Death Knight – OMG Pirates with a new cover and a few guns. You control a knight as he journeys through 77 stages. The attack system is similar to that of Spartans vs Vikings, and the game itself has little differences from Desert Slug besides containing much fewer weapons. In each level, your goal is to kill a certain number of enemies without dying. An intricate upgrade system lets you upgrade shields, weapons, and classes to make your hero’s quest easier. While the game is extremely difficult, only losing 100 gold with every death makes it possible to get through any level after a certain number of tries. The graphics are pretty good and the game will actually provide a decent amount of play time if you’re into this genre. – 3 stars

Tank Warz – Pick from 5 tanks and equip your war machine with 12 weapons to blow some things up. The 2 game modes let you destroy nuclear missiles or other tanks in 9 different battlefields. You start with a limited amount of fuel and can move your tank around the map. After that, you adjust the angle and tap and hold the fire button to launch a missile at your target. When battling other tanks, enemies will return fire and you will lose if your health gets too low. The game has confusing instructions, awkward controls that make you hold the fire button for way too long before shooting, and gameplay that isn’t unique at all. – 2 stars

Crazy John – Triniti’s version of Chillingo’s popular dual stick shooter, Minigore. The character looks like Gangstar Gore in bit graphics that contain much less polish. However, Crazy John may very well be one of the better Minigore clones available, as it contains randomly generated missions instead of simply survival mode. In each level, you have to kill zombies, rescue innocent people, and make it to certain spots in the map in a time limit. Saving a certain number of people will give you powerups and vehicles to use against the zombies. There is also an extensive weapon and skill level up system. There are an unlimited number of levels that grow more difficult as you get further into the game. – 3.5 stars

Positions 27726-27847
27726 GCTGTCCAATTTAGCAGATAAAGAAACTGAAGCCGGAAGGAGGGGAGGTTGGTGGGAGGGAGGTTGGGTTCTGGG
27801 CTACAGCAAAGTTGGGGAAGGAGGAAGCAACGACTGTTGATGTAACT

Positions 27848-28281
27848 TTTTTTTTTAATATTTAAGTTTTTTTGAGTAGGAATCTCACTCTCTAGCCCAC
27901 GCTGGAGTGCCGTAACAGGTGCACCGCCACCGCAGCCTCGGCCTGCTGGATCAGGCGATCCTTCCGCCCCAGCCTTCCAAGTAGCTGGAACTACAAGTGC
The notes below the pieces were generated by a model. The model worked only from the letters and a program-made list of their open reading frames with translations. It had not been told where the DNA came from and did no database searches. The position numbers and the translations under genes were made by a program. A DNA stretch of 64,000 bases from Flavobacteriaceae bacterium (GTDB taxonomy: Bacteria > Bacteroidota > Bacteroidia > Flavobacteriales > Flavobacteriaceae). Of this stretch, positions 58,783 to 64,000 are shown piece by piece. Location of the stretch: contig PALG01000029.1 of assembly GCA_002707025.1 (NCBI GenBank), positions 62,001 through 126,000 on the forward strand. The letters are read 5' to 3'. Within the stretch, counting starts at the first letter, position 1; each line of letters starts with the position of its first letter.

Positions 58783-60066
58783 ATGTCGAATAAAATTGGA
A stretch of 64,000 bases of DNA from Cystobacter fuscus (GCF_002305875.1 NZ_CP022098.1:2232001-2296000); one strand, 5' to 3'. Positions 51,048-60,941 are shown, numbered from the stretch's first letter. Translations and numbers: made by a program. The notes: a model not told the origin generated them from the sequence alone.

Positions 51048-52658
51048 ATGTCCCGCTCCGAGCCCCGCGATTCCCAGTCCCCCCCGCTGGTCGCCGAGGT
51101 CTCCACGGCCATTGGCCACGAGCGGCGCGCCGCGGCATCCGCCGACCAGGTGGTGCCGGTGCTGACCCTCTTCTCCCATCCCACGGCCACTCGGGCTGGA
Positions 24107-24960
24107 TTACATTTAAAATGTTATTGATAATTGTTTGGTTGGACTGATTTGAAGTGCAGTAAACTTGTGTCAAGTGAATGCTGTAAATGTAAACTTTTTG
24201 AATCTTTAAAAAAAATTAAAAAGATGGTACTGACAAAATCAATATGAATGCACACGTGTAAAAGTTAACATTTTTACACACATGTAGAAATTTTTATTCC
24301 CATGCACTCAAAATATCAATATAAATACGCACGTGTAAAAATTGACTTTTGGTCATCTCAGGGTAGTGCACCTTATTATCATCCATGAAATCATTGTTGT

The Good

There’s no doubt that Gamebox 2 is a great deal, as you don’t have much to lose with each game costing less than $0.30. Whereas the first Gamebox had issues with loading times, the game has a much better user interface that also features Game Center integration. Triniti Interactive has also stated that additional titles will be added to the collection in free future updates. If you can find 3 or 4 titles that appeal to you, then the app is a great deal.

The Bad

As with most other purchases in life, you get what you pay for. There are better and more enjoyable alternatives to every game included in Gamebox 2 that contain superior graphics, controls, and features. Most of the games aren’t that great and are repetitive in nature. Also, it seems that most of the games included involve weapons, an upgrade system, and some sort of violence. As a result, they lack uniqueness, depth, and consequently, fun.

The Verdict

If you loved the All-In-One Gamebox, then you should enjoy this one as well. The games are of a higher quality and depth than the ones included in the previous version. However, the titles fall noticeably short in many fields and there are many better alternatives due largely to the fact that Triniti simply copied the creations of other developers and changed the graphics. For $2.99, Gamebox 2 is worth considering, but just keep in mind that you may be better off purchasing a single, higher quality game that interests you.